COVID-19 has been declared a pandemic by the World Health Organization. To help our community combat the outbreak, we are providing this content for free. For an interactive map and continuing coverage click here. Please consider supporting our efforts in providing local coverage by subscribing to the St. Joseph News-Press.


A federal report released this week showed American consumers paid 4.3% more in April for meat, poultry, fish and eggs. U.S. senators from farm states expressed little surprise.

But they also know that agricultural producers among their constituents haven’t been reaping a windfall.

Instead, Missouri Sen. Josh Hawley said, the middlemen have been cleaning up with profits as farmers and consumers get squeezed. He has joined colleagues in asking U.S. Attorney General William Barr to look into the matter.

“The free market depends on free competition, and I can tell you, Missouri farmers are sick and tired of being told there is only one price available, of being told they have to sell at this price and they’ve got no alternative,” the lawmaker told News-Press NOW on Wednesday.

In a letter to Barr, Hawley joined a bipartisan group of 18 other senators asking that the Justice Department investigate what they considered “market manipulation and coordinated behavior harmful to competition.” The attorneys general of at least 11 states have also sought an inquiry.

“The lack of competition in the meatpacking industry has resulted in a vulnerable beef supply chain, which the current national emergency has destabilized further,” said the letter, dated Tuesday.

“Since February, we have seen live cattle prices slump by more than 18%, while wholesale beef prices have increased by as much as 115% during the same period.”

The Missouri Republican spoke to what has become known as a “pricing gap” between high retail meat prices and low prices for producers.

“You’ve got cow-calf operations, where cattle are ready to go to market (but) nobody will buy them. Then in the meantime, consumers are paying more at the grocery store and in some cases facing shortages,” Hawley said. “Part of the problem here, a big part of it, is the consolidation of the packing and processing industry.”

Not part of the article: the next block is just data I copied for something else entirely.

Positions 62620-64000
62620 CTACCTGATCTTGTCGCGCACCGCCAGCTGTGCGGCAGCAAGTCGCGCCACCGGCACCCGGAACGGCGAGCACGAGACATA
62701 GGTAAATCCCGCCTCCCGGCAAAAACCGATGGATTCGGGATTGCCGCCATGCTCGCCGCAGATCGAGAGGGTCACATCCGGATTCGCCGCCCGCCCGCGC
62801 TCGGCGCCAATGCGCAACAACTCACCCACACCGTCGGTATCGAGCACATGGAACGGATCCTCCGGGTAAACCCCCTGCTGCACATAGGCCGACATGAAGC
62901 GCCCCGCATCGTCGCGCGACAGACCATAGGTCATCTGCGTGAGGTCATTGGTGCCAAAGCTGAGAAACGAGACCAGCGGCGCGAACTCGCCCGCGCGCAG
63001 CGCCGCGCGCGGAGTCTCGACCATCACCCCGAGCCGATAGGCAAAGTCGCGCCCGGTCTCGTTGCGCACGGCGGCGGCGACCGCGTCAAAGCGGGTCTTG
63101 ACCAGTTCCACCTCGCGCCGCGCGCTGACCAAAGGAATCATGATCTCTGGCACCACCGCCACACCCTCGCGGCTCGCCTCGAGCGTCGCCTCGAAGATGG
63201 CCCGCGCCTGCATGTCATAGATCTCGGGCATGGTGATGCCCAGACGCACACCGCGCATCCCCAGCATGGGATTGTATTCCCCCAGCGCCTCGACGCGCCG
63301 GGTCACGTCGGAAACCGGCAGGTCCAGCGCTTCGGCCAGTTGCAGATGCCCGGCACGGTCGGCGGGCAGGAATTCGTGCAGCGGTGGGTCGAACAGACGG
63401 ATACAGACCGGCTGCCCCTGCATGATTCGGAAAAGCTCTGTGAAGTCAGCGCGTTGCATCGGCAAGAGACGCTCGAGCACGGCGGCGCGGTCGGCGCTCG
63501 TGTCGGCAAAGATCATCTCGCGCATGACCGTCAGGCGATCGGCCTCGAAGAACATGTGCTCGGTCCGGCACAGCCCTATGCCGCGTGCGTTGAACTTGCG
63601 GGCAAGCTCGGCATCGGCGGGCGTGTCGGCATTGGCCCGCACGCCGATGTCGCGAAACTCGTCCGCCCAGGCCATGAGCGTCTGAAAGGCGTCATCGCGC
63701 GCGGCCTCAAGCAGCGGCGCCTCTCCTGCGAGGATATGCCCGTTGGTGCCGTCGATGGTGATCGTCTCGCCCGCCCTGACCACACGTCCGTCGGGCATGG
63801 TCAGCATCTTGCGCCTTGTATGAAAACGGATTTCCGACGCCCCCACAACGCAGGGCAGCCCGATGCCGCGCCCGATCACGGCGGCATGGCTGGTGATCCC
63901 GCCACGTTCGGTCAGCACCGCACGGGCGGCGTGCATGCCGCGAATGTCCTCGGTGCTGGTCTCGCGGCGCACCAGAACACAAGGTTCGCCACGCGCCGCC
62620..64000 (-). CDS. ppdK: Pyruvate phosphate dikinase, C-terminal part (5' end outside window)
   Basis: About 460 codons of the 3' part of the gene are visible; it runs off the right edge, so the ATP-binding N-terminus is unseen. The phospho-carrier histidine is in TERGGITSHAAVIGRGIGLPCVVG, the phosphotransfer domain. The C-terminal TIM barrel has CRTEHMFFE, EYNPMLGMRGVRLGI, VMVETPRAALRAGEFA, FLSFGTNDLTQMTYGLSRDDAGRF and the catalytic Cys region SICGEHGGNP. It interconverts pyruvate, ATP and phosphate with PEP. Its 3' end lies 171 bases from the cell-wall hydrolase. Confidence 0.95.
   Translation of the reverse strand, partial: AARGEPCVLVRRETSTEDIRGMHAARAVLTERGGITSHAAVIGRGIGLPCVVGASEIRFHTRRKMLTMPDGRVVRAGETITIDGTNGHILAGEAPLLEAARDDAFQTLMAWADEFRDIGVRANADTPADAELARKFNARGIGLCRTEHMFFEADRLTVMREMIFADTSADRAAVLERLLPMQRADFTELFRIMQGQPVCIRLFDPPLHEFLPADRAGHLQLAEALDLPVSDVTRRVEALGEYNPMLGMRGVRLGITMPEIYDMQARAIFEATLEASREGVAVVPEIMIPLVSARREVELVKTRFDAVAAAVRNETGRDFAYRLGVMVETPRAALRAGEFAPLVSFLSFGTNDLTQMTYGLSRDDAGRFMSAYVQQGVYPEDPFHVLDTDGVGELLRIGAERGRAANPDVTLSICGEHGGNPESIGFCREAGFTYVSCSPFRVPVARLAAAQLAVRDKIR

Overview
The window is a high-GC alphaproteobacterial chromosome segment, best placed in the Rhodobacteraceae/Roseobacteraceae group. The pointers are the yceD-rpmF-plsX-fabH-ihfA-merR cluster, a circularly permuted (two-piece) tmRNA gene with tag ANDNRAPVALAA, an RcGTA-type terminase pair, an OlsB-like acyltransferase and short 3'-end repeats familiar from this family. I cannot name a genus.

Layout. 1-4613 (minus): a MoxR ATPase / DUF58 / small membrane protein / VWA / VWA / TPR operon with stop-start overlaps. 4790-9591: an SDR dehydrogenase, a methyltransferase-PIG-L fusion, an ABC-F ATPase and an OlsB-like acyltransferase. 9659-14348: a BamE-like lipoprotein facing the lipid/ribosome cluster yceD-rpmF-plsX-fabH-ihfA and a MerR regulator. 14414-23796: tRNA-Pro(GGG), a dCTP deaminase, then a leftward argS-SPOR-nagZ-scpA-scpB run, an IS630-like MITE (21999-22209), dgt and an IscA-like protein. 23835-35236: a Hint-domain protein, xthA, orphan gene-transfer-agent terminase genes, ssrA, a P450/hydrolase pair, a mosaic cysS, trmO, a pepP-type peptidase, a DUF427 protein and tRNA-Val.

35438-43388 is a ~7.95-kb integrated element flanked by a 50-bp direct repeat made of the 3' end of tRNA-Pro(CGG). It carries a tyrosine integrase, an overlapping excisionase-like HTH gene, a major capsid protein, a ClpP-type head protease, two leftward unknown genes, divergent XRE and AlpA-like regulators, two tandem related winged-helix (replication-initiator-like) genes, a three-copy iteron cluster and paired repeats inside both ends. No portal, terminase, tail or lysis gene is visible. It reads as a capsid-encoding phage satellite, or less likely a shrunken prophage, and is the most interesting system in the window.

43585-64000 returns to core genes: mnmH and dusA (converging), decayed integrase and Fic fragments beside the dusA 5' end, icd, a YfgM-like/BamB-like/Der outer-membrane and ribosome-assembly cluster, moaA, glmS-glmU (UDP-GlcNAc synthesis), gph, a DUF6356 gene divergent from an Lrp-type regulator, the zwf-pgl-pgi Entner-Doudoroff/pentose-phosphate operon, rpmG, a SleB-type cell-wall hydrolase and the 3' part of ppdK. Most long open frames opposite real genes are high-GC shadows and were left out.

The strain has certainly been felt in Missouri. According to the U.S. Department of Agriculture, the state had more than 2 million beef cattle in January.

“Our members are facing economic and financial destruction during the current crisis,” Marvin Dieckman, president of the Missouri Cattlemen’s Association, said last month. “One segment of the industry is making unprecedented profits while the rest of us are counting pennies.”

North Missouri Congressman Sam Graves also has had an eye on the nation’s food supply, and he sought clarification from two federal agencies over conflicting guidance on safety issues at meatpacking plants.

The letter, co-authored with fellow Missouri Rep. Vicky Hartzler, went to the heads of the Centers for Disease Control and Prevention and the Occupational Safety & Health Administration.

“Most of our meat processors have either been shuttered or running at a reduced capacity, while they try to discern what the CDC and OSHA expect of them,” their letter said.

“It’s imperative that the CDC and OSHA present clear, common-sense guidelines which enable our meat processors to protect the health and safety of their workers, while helping to maintain the availability of our country’s food supply.”

Ken Newton can be reached at ken.newton@newspressnow.com. Follow him on Twitter: @SJNPNewton.​